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This is the first record I heard by epic45, and the third of their spectacular vinyl rereleases. I bought it based on its cover because I was a 16-year old kid who thought unfocussed landscape pictures were cool. Luckily, Against the Pull of Autumn still has that penchant for nostalgia and directionsless daydreams, and is now, finally, out on (limited edition) vinyl!

  • Double LP £16.99
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  • W&W027 / Gatefold 2LP edition on Wayside and Woodland Recordings

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  • CD £11.99
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  • WAM015 / CD on Where Are My Records

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Against The Pull Of Autumn by epic45 1 review. Add your own review. 8/10
13 people love this record. Be the 14th!

8/10 Staff review, 08 January 2015

This lavish double album re-issue of one of the Staffordshire pastoralists high water moments is well worth picking up if you fancy a bit of melancholy sighing to your new year. With titles like ‘Where the Holiday Went’ and ‘You Said Nothing’, the band are never in danger of out thugging Wu Tang but they are sensitive boys from the rural Midlands what do you expect?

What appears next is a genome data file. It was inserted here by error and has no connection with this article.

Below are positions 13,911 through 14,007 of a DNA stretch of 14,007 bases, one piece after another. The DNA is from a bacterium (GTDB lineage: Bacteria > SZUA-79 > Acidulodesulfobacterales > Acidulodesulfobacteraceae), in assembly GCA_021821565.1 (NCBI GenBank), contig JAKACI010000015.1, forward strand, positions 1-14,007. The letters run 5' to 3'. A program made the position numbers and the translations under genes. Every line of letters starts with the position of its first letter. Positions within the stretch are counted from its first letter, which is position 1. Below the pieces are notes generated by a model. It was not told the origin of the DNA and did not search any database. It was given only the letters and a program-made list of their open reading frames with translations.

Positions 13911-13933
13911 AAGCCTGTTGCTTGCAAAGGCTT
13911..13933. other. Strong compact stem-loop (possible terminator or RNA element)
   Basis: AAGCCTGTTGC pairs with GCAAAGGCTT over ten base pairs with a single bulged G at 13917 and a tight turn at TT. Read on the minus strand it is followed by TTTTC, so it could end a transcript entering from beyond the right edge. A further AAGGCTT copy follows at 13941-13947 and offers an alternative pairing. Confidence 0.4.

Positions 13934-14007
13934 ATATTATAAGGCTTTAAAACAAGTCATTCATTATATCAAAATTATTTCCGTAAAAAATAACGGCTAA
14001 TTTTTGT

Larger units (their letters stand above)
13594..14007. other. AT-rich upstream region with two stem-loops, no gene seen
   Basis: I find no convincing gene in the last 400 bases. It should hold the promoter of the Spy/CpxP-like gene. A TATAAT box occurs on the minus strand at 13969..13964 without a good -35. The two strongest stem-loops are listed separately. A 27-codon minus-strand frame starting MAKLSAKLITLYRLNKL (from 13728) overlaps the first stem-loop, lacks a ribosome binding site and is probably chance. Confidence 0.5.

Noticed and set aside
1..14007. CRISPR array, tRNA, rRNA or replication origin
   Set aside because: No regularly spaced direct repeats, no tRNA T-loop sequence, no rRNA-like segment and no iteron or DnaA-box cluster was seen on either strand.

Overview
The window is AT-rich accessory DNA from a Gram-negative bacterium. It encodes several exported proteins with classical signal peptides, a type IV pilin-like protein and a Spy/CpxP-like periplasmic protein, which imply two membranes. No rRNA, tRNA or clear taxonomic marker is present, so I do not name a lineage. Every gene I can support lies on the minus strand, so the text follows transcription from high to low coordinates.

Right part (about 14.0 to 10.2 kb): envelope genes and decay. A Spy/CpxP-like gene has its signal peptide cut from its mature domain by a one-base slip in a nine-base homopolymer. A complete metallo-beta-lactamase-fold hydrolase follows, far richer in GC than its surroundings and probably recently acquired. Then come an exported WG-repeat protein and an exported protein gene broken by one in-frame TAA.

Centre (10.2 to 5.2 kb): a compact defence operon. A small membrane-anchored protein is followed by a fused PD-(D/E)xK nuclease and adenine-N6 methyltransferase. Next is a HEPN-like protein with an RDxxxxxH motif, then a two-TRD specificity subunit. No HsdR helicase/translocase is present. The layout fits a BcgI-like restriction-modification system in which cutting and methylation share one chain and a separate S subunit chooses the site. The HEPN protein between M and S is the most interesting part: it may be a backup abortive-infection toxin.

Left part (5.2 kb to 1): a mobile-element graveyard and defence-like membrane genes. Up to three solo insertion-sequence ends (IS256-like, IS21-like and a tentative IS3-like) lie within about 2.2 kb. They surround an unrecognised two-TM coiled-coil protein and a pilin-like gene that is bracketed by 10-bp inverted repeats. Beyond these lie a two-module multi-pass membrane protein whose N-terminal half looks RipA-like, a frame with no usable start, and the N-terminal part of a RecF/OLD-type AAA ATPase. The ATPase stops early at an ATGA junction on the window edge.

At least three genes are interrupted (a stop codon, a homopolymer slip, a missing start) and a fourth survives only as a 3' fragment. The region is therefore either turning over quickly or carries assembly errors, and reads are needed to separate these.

They make music for staring out of the window to and on tracks like opener ‘I’m Getting Too Young For This’ they get it note perfect; a windswept blast of jangling pop that mixes up all the best bits of Disco Inferno, The Field Mice, Hood and U2 and politely brings it round for supper. Their sound is crisp, clinical and beautifully recorded, guitars shimmer in the morning dew, basases are always warm and melodic and have traces of Bark Psychosis in them. On ‘Barn Diversions’ clarinets are added for extra warmth, like they are protecting the song from the cold winter ahead.

Their music is invariably “nice” it doesn’t challenge the listener too much or break from its leafy moorings and unlike their later work the album is mostly instrumental, built out of passages of arpeggio’d guitars culminating in a drifting mood of wry resignation. Occasional nods to math and post rock aside it stays firmly in its comfortable rural hollow, content to make pretty patterns. And why not? There’s enough ugliness in the world, albums like this are here to lose yourself in for an hour or so whilst pretending for a moment that the world is a nicer place.




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